Other projects that I completed, within the Runa office, included; data entries from questionnaires about peanut production, proof reading Runa publications and translating them into Spanish, editing farmer profiles for the foundation’s website, writing blog posts and posts for social media about my experiences, and writing a proposal and budget for an urban garden on the Casa Runa terrace.
Overall, I had an amazing experience with Runa Foundation and loved my chance to work in the Amazon rainforest. I learnt so much about agroforestry and the
workings of NGOs, and this new skill-set is already helping me to enhance my CV and job applications. I feel that I achieved all of my initial learning goals through my research, field trips and conversations with the farmers and Runa staff.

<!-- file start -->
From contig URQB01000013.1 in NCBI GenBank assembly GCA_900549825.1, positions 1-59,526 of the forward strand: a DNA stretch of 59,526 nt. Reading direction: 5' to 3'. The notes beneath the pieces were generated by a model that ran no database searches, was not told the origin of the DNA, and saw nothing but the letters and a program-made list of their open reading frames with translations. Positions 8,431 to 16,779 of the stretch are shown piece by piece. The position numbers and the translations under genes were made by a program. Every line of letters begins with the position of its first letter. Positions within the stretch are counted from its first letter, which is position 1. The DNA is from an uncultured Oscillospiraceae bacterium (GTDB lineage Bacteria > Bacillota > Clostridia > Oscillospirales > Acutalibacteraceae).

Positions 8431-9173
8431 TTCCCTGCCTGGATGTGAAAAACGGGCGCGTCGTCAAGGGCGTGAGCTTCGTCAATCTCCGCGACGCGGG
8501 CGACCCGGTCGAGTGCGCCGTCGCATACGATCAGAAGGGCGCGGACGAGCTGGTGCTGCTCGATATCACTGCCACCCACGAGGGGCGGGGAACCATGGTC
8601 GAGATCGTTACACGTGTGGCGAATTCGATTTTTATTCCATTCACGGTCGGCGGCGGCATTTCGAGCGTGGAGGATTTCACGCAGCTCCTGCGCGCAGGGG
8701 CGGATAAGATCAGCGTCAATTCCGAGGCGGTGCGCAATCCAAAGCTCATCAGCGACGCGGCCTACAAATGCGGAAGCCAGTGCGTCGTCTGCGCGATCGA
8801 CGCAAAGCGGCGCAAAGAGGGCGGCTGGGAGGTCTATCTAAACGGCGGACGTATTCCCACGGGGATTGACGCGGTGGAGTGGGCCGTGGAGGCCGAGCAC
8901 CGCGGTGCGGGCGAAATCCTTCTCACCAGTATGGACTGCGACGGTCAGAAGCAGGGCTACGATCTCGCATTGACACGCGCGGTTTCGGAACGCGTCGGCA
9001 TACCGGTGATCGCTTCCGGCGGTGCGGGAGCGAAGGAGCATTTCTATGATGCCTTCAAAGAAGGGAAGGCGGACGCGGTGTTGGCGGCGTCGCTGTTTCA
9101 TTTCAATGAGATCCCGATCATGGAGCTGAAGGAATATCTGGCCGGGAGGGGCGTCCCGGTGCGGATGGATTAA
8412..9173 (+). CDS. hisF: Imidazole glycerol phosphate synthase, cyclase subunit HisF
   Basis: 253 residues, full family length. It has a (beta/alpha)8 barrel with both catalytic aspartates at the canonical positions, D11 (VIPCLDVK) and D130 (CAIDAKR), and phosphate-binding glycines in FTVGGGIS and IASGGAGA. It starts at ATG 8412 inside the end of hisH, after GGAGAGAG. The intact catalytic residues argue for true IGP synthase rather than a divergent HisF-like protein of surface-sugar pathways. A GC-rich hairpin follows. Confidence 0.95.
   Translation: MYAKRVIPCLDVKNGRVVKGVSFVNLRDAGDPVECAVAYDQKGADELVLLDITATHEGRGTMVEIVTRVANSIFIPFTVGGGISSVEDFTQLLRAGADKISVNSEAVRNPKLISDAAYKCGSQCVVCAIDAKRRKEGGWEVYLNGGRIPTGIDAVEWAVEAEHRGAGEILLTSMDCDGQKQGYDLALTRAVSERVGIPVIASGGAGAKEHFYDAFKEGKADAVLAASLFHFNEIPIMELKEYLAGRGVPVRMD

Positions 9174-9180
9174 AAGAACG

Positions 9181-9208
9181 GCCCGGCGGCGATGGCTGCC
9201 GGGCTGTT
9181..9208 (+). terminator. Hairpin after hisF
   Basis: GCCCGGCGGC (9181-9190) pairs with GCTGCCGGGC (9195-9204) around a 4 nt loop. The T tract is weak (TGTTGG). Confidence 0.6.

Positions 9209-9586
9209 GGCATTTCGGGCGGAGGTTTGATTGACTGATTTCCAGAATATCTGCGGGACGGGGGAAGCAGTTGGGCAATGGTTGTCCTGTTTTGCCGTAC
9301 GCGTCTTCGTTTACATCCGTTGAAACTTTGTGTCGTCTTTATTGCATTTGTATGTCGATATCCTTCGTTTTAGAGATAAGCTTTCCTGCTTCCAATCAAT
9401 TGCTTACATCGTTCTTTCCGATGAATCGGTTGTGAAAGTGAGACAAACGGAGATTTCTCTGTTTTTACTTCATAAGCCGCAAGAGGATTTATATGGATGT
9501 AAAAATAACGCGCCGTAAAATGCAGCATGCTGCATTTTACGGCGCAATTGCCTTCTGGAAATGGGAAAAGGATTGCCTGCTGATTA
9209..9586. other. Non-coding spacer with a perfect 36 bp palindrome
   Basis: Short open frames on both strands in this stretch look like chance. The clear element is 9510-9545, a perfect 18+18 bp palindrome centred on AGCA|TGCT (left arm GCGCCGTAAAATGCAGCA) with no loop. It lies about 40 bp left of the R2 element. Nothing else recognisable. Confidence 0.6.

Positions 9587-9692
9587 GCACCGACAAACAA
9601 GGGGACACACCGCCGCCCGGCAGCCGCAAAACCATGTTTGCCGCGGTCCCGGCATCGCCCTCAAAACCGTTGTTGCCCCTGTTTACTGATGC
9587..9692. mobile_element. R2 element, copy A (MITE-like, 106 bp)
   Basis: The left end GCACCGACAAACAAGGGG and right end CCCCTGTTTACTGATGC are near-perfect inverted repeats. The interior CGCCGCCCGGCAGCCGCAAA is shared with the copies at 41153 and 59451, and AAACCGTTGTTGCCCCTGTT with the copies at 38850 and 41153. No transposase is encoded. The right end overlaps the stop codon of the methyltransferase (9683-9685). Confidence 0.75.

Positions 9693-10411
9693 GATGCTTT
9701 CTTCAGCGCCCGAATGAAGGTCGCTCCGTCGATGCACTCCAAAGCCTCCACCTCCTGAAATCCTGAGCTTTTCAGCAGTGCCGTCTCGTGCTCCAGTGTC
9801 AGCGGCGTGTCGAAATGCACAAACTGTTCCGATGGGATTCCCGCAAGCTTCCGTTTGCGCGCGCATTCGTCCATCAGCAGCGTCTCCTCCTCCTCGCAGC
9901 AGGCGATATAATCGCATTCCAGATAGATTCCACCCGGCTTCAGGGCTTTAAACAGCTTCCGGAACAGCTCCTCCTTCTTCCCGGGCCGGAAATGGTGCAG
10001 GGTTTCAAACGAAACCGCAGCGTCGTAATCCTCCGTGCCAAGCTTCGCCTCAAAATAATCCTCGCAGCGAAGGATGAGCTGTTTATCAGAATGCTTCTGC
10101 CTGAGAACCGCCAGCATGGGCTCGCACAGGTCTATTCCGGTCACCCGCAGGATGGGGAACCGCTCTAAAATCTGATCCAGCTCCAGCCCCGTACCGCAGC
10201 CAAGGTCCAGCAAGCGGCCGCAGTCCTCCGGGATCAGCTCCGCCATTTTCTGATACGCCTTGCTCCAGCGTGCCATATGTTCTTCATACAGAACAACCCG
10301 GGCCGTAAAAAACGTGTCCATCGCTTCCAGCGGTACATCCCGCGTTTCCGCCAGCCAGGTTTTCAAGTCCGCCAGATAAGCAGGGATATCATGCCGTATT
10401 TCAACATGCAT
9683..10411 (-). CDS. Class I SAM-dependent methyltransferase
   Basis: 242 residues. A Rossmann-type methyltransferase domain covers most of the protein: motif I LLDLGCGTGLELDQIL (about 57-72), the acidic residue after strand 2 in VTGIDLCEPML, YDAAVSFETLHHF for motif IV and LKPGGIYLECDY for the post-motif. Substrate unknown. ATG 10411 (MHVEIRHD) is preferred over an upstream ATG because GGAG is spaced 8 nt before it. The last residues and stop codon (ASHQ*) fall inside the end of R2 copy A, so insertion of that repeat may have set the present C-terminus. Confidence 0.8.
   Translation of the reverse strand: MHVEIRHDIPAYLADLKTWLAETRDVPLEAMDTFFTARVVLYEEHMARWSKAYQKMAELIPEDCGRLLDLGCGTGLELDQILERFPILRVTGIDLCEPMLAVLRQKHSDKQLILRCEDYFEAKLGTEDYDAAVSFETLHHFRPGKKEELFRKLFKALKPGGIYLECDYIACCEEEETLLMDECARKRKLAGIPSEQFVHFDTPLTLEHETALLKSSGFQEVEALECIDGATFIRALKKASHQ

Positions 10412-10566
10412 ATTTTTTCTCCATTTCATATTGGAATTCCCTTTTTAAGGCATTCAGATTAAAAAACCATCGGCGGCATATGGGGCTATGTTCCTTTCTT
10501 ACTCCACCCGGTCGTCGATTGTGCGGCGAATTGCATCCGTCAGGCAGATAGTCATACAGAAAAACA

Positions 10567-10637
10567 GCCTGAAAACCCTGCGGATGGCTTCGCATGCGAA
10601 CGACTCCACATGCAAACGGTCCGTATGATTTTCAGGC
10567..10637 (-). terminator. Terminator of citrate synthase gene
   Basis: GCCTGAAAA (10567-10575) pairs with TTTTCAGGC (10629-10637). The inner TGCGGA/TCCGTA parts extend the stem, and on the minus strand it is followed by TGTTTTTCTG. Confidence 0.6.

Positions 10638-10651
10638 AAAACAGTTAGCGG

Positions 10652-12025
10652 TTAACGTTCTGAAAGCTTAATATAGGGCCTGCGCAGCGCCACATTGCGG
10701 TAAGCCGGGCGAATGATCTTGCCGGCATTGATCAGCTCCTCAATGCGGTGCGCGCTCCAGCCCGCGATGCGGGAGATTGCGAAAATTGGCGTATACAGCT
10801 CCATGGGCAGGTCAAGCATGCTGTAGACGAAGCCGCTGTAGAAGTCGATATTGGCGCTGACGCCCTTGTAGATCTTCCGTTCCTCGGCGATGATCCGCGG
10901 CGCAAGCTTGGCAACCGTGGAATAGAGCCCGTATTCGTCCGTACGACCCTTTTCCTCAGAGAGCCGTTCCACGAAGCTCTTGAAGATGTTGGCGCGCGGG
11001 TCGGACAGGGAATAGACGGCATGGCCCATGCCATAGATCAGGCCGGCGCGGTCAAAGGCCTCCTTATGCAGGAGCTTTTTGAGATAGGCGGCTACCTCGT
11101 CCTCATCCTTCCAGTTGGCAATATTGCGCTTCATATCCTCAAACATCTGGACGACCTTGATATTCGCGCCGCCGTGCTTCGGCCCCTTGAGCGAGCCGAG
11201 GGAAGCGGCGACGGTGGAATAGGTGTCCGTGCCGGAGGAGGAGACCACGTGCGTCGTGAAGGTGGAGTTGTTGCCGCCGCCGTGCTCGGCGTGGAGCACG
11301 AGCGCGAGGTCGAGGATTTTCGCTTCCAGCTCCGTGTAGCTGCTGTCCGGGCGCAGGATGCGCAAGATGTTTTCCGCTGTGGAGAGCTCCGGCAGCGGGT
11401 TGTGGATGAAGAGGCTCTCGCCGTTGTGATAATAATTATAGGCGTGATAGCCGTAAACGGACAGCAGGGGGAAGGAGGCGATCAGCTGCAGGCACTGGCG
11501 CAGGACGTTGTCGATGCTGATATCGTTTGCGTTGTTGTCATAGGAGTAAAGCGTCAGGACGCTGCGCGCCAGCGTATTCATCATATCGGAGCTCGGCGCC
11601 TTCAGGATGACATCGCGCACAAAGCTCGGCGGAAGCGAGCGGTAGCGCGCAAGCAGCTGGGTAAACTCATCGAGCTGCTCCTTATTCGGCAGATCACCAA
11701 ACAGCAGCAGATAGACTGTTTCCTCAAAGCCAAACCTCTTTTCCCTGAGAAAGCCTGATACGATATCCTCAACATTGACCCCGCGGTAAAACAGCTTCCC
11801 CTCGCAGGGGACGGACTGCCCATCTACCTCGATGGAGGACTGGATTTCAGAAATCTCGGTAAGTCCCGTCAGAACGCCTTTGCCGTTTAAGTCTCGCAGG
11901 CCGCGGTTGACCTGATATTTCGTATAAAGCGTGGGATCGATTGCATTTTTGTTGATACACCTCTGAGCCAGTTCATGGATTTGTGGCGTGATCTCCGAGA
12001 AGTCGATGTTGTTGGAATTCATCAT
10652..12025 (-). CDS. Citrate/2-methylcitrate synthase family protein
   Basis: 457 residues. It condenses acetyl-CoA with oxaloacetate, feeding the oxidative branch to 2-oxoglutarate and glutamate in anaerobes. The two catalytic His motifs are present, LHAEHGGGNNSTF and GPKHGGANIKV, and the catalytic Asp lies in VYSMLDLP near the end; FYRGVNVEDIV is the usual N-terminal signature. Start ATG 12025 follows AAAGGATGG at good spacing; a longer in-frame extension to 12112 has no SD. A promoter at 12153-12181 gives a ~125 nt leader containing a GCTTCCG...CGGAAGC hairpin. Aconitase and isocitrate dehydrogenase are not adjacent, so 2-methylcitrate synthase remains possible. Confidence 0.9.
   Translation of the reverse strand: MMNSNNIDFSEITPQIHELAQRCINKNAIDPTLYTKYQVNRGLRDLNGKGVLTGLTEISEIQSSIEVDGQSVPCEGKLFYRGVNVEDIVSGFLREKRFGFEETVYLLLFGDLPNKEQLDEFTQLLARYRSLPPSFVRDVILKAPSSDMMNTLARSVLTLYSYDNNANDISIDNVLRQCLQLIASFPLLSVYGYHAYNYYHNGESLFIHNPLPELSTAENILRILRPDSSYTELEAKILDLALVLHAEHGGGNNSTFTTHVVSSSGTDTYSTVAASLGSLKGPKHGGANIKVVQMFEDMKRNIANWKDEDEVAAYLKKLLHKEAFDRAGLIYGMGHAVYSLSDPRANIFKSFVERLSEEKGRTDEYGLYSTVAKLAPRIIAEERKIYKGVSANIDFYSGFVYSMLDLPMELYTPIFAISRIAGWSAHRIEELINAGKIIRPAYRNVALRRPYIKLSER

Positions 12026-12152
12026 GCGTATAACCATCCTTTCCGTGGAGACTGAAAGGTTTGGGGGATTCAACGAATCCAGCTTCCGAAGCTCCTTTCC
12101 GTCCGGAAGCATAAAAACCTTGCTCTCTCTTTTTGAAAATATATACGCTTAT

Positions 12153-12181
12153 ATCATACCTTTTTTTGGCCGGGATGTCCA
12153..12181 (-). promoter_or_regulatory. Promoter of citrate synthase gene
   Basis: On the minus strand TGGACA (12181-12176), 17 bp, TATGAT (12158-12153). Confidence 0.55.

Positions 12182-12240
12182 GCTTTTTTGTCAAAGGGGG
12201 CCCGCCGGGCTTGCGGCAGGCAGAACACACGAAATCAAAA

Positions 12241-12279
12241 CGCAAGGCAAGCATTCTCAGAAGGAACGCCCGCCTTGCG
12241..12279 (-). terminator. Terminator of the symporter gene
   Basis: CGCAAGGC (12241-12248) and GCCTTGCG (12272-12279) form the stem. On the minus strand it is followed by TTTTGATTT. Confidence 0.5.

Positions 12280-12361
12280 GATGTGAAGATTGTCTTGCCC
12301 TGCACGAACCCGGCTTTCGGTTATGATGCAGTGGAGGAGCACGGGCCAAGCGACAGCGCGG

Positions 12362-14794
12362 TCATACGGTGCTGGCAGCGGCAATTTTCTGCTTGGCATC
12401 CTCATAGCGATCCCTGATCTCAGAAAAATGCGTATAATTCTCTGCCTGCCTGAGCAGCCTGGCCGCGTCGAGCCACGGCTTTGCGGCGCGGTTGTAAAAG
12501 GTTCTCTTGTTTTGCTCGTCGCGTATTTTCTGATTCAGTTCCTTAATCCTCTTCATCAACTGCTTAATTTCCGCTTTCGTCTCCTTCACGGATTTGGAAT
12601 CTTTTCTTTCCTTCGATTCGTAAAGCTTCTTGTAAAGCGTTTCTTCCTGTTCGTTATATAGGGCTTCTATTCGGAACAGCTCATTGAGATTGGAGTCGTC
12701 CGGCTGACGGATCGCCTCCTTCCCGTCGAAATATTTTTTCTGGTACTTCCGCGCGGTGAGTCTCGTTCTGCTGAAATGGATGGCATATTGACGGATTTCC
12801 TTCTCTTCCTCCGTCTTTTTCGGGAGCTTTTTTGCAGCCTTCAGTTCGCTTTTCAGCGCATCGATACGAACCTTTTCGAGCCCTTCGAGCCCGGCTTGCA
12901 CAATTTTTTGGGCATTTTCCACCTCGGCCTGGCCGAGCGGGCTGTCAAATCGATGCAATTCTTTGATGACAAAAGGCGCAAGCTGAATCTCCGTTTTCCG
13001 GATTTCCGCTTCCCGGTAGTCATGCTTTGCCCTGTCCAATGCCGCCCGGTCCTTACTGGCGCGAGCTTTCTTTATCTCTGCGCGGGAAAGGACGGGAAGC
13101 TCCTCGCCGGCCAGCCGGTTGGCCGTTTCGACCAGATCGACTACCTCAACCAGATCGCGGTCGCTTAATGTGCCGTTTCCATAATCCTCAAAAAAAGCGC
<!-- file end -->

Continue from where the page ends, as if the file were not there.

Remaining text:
I really appreciated all the help from my supervisors at Amazon Learning. They were a huge help in answering all my queries about living in Tena before I arrived, and so supportive during my stay.
Agroforestry & Environmental Development Internships in Ecuador